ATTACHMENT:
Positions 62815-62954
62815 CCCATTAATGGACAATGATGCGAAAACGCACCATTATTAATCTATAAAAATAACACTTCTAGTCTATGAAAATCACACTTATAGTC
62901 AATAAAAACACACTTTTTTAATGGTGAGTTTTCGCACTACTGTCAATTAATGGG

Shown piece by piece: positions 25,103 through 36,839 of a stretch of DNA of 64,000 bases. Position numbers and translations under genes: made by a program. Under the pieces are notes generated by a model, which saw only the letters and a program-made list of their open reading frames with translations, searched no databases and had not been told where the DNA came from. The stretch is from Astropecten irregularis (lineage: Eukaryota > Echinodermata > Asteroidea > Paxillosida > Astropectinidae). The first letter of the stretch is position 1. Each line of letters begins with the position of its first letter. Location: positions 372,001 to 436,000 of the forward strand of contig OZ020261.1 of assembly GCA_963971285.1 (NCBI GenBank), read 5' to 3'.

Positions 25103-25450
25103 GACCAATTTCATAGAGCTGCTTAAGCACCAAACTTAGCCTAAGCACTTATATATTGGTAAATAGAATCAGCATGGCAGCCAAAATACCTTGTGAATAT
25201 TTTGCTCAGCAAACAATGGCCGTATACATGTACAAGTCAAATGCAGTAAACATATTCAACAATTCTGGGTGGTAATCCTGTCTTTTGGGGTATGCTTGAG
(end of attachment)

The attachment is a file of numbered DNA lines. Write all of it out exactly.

Positions 62815-62954
62815 CCCATTAATGGACAATGATGCGAAAACGCACCATTATTAATCTATAAAAATAACACTTCTAGTCTATGAAAATCACACTTATAGTC
62901 AATAAAAACACACTTTTTTAATGGTGAGTTTTCGCACTACTGTCAATTAATGGG

Shown piece by piece: positions 25,103 through 36,839 of a stretch of DNA of 64,000 bases. Position numbers and translations under genes: made by a program. Under the pieces are notes generated by a model, which saw only the letters and a program-made list of their open reading frames with translations, searched no databases and had not been told where the DNA came from. The stretch is from Astropecten irregularis (lineage: Eukaryota > Echinodermata > Asteroidea > Paxillosida > Astropectinidae). The first letter of the stretch is position 1. Each line of letters begins with the position of its first letter. Location: positions 372,001 to 436,000 of the forward strand of contig OZ020261.1 of assembly GCA_963971285.1 (NCBI GenBank), read 5' to 3'.

Positions 25103-25450
25103 GACCAATTTCATAGAGCTGCTTAAGCACCAAACTTAGCCTAAGCACTTATATATTGGTAAATAGAATCAGCATGGCAGCCAAAATACCTTGTGAATAT
25201 TTTGCTCAGCAAACAATGGCCGTATACATGTACAAGTCAAATGCAGTAAACATATTCAACAATTCTGGGTGGTAATCCTGTCTTTTGGGGTATGCTTGAG